Visualising social computing output: Mapping student blogs and tweets


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This chapter provides a case study in the development of a data mining approach to assess blogging and micro-blogging (or ‘tweets’) in a higher education setting. Data mining is the use of computational algorithms to analyse large datasets, and this chapter describes the use of the Leximancer software tool to perform a conceptual analysis of the blogs and tweets published by students in an undergraduate course about social media. A Leximancer analysis is represented visually as a ‘concept map’ showing the relationships between the concepts and ideas drawn out of the data automatically, rather than using pre-defined terms and keywords. In this chapter, Leximancer is used to produce a concept map of the student blogs and tweets to enhance evaluation of the students’ conceptual understanding of the syllabus, as well as more general observations about the use of these social media tools in higher education. This suggests a possible approach to analysing the potentially large volume of text-based information that can be produced by students in these social computing settings.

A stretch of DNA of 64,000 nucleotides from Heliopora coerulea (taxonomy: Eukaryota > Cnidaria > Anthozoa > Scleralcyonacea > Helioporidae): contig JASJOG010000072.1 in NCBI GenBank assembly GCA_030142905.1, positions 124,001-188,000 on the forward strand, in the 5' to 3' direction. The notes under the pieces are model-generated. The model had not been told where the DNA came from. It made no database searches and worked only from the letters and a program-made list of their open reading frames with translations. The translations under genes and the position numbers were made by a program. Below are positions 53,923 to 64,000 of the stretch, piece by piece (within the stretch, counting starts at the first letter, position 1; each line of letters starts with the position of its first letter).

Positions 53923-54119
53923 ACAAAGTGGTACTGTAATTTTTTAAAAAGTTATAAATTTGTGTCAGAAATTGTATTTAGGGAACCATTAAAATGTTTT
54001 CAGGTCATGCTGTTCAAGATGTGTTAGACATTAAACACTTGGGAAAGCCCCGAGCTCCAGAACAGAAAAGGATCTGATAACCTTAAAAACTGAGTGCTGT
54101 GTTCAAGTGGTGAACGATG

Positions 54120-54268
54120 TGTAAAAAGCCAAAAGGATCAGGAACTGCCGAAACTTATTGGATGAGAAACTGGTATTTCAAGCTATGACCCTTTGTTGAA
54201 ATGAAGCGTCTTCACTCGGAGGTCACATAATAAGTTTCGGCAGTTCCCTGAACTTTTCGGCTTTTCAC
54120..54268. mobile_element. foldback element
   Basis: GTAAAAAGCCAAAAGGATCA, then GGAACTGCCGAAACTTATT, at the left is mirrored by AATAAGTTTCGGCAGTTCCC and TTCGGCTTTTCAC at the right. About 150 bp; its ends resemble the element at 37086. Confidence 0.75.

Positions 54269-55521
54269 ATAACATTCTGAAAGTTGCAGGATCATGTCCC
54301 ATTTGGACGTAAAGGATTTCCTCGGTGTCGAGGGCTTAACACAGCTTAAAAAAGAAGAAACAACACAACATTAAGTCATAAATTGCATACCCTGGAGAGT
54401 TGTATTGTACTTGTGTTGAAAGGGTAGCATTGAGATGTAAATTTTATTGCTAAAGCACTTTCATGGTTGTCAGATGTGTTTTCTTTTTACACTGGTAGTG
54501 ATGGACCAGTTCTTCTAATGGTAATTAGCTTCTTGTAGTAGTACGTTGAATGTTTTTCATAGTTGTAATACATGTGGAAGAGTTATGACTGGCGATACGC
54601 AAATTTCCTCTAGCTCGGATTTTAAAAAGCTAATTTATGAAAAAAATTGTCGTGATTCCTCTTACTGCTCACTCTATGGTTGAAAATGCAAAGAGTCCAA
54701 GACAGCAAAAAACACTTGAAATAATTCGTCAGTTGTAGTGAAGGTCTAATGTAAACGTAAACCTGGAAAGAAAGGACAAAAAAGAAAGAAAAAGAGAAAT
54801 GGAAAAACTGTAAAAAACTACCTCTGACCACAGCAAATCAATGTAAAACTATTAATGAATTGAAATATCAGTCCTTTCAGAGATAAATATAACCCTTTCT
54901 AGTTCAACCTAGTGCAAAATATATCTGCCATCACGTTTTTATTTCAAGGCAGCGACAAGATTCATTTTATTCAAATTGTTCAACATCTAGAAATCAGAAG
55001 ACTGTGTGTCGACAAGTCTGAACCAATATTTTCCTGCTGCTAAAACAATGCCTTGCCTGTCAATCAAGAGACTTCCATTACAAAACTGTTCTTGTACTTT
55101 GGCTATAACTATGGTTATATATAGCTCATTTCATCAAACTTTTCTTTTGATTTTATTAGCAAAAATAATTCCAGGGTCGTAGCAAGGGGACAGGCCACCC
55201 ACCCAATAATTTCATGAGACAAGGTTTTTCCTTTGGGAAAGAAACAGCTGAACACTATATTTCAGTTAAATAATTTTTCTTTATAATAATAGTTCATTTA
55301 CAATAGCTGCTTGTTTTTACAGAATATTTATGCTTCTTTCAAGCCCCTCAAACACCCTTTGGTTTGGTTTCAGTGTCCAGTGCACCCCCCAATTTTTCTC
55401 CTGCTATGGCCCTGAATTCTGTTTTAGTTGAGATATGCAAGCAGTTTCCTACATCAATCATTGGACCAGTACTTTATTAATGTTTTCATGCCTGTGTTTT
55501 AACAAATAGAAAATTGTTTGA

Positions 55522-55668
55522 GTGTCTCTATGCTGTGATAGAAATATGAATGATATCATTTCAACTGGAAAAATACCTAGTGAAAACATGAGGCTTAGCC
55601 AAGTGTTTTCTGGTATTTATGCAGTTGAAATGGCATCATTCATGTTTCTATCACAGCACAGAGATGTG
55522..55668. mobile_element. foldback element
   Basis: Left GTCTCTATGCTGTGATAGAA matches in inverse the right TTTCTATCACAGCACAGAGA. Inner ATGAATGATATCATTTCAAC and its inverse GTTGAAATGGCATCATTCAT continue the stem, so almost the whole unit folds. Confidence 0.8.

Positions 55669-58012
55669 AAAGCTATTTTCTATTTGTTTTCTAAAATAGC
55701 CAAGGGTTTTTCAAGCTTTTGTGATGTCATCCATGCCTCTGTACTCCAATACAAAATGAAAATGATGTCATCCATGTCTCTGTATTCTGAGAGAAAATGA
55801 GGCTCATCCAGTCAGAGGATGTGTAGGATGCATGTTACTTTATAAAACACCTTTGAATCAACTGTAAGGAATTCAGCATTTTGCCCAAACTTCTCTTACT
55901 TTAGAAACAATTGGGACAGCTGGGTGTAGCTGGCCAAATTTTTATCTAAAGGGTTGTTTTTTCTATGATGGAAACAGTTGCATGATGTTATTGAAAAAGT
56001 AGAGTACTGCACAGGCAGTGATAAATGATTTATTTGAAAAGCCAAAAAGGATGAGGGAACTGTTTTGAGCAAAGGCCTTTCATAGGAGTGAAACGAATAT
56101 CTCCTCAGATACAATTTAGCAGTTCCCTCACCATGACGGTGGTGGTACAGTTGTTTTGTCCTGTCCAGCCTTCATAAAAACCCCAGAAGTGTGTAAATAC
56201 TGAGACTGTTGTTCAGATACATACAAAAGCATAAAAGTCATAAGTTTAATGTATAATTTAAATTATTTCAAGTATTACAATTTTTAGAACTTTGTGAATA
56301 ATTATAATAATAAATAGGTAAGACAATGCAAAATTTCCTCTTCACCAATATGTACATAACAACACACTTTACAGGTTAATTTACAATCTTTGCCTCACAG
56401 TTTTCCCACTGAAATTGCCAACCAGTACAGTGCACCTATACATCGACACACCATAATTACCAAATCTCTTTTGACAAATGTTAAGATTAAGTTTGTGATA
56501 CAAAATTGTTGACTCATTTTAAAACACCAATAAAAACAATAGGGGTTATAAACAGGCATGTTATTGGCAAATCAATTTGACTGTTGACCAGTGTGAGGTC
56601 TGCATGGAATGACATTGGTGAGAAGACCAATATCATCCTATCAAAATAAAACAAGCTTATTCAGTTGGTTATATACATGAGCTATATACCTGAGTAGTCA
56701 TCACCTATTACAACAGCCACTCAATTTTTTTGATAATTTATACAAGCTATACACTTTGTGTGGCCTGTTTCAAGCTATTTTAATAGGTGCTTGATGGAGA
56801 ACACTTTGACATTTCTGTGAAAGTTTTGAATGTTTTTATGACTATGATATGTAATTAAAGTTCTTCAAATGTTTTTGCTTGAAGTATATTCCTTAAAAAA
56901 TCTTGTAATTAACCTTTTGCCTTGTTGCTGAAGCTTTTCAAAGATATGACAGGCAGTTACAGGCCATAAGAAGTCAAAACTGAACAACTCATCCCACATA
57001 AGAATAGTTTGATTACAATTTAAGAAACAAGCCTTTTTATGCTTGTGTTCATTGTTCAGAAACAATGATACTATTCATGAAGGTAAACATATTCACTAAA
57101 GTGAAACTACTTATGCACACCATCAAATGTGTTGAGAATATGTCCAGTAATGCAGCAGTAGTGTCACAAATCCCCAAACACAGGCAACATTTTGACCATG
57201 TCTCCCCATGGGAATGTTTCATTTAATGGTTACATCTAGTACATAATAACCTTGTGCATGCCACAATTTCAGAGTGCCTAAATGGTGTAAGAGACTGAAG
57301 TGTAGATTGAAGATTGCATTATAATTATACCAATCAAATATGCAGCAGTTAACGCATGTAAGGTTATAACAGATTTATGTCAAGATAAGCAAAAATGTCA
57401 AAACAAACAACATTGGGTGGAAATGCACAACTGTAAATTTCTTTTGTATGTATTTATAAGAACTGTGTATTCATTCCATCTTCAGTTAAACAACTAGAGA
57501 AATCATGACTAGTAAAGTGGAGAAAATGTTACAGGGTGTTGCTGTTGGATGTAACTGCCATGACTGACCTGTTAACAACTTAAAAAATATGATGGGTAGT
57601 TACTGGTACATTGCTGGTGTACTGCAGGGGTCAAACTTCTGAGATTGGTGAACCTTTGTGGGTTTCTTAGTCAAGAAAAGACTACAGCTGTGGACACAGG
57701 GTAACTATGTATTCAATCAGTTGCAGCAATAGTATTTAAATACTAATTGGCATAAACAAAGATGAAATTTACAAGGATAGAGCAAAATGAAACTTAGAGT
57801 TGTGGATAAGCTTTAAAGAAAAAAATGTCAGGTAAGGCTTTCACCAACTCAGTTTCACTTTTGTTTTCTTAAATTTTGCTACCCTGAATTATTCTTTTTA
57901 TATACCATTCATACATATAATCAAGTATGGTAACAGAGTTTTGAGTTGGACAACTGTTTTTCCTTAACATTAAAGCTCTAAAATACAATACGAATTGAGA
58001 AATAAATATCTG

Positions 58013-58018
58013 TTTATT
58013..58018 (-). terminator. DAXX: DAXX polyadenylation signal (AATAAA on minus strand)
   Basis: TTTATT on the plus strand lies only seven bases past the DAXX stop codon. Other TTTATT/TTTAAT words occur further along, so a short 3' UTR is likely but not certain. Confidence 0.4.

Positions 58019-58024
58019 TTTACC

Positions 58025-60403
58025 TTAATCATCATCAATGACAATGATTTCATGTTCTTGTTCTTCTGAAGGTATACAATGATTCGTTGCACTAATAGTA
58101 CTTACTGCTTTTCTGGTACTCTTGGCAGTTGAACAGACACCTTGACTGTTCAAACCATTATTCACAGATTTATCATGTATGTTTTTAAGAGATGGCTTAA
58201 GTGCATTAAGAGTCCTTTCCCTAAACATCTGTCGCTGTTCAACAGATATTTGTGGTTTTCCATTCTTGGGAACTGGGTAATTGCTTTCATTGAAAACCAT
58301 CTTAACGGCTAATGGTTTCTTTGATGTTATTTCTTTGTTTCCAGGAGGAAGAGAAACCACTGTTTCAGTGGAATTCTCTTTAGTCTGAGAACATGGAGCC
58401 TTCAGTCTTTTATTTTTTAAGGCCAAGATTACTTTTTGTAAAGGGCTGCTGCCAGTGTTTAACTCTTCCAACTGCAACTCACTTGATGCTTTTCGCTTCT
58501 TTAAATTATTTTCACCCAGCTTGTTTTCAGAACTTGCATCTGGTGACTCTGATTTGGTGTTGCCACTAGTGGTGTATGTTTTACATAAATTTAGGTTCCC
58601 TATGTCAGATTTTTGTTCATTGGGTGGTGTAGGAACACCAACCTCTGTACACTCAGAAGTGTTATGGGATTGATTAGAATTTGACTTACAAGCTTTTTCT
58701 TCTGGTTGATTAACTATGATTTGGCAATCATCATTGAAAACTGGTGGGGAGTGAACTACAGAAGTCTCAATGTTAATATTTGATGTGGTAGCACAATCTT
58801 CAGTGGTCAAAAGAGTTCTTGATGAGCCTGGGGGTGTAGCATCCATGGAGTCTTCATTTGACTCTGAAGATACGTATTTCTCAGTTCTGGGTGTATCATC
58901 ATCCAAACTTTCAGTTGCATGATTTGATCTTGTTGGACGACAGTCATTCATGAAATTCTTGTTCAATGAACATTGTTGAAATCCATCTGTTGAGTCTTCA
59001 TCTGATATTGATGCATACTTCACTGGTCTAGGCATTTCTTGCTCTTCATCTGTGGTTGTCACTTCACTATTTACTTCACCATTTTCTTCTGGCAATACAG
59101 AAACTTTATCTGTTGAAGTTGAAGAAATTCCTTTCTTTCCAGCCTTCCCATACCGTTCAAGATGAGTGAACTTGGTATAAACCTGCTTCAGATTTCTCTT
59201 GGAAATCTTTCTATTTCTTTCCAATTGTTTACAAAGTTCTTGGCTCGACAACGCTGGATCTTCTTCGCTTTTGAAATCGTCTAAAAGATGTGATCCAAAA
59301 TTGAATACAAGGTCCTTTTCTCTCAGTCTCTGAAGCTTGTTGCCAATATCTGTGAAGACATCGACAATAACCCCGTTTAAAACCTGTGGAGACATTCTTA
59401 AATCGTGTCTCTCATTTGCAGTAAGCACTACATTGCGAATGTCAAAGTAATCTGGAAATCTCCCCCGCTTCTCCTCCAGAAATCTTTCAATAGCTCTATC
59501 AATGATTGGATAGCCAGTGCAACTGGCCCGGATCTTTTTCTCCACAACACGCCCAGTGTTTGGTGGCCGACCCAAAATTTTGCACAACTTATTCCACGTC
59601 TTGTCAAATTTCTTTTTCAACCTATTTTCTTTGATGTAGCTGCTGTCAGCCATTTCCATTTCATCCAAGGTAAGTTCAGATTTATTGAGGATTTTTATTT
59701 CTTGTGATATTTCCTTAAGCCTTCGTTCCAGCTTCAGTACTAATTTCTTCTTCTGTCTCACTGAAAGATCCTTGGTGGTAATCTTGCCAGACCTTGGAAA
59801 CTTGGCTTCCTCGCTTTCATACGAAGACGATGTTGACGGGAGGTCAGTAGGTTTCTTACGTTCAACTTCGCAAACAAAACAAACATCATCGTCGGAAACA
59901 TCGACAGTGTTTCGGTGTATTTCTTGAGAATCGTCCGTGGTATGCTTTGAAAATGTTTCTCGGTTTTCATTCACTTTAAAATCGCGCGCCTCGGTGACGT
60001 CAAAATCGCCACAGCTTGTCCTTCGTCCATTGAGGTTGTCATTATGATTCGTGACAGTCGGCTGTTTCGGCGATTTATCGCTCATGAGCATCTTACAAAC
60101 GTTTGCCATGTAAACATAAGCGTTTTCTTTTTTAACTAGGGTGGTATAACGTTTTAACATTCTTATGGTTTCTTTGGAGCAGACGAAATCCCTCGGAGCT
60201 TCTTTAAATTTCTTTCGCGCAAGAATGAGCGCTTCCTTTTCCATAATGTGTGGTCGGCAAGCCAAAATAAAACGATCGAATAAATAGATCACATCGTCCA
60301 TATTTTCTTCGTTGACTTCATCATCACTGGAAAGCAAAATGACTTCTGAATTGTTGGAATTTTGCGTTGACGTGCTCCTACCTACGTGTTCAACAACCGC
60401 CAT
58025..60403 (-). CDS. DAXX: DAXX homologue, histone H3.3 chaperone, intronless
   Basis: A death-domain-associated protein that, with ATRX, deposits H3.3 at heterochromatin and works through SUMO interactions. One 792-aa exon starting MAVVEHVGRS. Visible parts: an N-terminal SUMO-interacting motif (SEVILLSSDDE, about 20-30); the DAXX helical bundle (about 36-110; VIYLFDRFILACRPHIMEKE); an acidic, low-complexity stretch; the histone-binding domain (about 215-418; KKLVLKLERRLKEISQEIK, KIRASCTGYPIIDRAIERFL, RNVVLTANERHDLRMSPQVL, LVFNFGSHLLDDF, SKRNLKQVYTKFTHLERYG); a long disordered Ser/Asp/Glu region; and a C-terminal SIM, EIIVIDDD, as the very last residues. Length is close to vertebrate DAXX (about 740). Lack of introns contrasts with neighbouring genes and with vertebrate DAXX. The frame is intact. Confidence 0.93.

Draft version. This is a preprint version of the book chapter:
Cameron, D., Finlayson, A., & Wotzko, R. (2011). Visualising social computing output: Mapping student blogs and tweets. In B. White, I. King & P. Tsang (Eds.), Social media tools and platforms in learning environments (pp. 337-352). Heidelberg: Springer.

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Visualising social computing output: Mapping student blogs and tweets